Congratulations! You have taken a step forward in your coffee enjoyment with a Specialty Coffee. Now let’s make sure you don’t ruin it!
Freshness – Don’t let these beans sit around too long. Coffee is at its freshest closest to roast day.
The Grind –
When to grind: Grind your beans as close to brew time as possible for maximum freshness & flavor.
The Grinder: A burr or mill grinder is best because the coffee is ground to a consistent size. A blade grinder is less preferable because of the inconsistency and often leaves a burn taste to the beans.
Size of Grind: The size of the grind is most important to the taste of your coffee. Too fine of a grind can leave your coffee tasting bitter, while a flat taste means the grind is too coarse. Here’s a quick guide for grinding:
French Press – Coarse, very chunky
Drip – Medium, like kosher salt
Espresso – Fine, like table salt
Water source – The water you use is very important to the quality of your coffee. Use filtered or bottled water if your tap water is not good or has a strong odor or taste, such as chlorine.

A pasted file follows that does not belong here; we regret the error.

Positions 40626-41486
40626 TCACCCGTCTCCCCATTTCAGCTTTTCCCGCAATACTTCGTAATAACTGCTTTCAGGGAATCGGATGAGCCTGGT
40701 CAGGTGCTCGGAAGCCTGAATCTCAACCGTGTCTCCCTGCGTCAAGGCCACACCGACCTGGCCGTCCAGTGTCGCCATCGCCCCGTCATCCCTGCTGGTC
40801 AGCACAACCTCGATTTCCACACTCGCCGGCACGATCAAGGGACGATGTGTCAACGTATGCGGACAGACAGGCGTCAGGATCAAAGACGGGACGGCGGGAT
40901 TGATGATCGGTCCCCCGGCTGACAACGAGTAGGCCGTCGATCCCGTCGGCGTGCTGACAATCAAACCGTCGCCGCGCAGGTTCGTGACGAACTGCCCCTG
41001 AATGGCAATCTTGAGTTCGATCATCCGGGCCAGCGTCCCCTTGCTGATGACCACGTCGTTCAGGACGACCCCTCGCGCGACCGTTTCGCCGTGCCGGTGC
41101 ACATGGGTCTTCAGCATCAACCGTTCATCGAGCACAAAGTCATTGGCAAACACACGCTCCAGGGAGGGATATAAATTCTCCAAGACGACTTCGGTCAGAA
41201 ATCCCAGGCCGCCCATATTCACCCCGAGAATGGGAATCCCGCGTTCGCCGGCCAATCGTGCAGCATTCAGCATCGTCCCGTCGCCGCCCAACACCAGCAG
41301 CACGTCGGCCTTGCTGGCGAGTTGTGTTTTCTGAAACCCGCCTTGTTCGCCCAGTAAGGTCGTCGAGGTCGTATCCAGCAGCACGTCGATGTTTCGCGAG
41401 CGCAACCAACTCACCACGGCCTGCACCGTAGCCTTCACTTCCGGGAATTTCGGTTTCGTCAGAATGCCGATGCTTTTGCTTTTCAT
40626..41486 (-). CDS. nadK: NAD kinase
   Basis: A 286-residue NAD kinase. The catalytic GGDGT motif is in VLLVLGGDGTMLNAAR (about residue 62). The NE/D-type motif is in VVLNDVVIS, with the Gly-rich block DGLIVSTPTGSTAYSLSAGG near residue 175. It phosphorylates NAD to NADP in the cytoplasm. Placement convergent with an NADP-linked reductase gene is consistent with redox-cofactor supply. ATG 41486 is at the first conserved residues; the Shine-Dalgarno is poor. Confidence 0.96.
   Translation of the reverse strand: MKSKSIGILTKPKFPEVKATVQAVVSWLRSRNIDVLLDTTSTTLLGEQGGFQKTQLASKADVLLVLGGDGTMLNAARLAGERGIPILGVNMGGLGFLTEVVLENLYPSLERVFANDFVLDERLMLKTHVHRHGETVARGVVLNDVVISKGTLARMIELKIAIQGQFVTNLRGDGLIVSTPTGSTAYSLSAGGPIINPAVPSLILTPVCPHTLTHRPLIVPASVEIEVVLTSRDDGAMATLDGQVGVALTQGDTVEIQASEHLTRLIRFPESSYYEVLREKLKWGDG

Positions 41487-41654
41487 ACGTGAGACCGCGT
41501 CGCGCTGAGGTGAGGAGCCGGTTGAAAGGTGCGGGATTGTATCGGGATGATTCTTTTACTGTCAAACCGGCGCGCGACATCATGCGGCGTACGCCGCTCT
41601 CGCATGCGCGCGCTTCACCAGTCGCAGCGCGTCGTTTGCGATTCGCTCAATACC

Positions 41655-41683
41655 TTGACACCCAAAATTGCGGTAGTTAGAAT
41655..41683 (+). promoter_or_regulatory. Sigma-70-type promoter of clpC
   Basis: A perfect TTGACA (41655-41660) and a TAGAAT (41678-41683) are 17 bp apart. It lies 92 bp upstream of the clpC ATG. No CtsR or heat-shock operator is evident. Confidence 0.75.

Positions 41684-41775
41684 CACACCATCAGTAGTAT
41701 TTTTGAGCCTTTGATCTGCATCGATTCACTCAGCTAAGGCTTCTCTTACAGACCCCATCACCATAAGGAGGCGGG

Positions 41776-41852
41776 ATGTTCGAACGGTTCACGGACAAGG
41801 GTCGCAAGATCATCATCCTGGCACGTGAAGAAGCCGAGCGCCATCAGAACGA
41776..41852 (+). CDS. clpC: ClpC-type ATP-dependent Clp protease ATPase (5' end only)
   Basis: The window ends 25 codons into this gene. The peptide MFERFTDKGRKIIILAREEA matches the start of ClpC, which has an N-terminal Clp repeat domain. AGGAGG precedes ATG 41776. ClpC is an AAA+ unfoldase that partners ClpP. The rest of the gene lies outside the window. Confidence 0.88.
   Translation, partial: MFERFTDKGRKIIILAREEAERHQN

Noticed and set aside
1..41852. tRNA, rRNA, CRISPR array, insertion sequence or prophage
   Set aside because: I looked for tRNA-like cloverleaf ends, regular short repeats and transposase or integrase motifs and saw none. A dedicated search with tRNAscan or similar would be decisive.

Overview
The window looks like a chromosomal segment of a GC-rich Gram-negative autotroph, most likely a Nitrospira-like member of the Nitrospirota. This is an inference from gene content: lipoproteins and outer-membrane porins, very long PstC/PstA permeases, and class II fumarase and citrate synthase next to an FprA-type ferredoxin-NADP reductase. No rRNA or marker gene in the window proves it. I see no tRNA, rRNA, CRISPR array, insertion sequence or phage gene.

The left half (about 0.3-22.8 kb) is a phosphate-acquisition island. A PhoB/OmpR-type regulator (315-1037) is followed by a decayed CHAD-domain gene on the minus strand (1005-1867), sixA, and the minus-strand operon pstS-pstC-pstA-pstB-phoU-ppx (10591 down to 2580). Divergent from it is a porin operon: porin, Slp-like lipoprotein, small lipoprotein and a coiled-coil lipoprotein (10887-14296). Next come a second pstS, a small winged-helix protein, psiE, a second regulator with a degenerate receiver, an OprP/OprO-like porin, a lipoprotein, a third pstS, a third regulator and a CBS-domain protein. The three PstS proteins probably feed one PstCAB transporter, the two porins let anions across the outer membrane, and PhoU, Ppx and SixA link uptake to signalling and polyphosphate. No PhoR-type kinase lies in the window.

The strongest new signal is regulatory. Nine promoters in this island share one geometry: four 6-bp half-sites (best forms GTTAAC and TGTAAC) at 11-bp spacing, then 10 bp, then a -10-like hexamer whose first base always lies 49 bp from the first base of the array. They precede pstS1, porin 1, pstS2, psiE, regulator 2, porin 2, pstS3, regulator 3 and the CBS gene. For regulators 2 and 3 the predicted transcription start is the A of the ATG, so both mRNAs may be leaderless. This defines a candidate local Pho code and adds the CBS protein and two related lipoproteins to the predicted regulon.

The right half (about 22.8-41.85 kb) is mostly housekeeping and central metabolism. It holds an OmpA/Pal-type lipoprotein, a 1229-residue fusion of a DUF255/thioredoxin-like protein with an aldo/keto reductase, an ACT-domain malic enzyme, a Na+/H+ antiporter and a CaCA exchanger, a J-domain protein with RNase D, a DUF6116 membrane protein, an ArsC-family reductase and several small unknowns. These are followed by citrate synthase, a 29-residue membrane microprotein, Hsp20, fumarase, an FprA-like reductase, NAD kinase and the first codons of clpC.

If you’re using tap water, let it run a few seconds before filling your coffee pot, and be sure to use cold water. Avoid distilled or softened water.
Amount of water – the “Golden Ratio” – general guidance is one to two tablespoons of ground coffee for every six ounces of water.
Water Temperature – Unless you’re making a cold brew, be sure your brewing mechanism, whether it’s a drip coffee maker, espresso machine, pour over, or french press, can maintain a water temperature between 195 to 205 degrees Fahrenheit
Brewing Time –
How long the water is in contact with the coffee grounds is another important flavor factor. A quick guide to brew time:
Drip coffee maker – 5 minutes
French Press – 2-4 minutes
Espresso has an especially brief brew time — 20-30 seconds.
Cold brew, on the other hand, should steep overnight (about 12 hours).
Enjoying the Coffee
Let the coffee rest or sit a few minutes. Coffee drinkers typically find their coffee is at optimal temperature for optimal taste around 140 degrees Fahrenheit or below.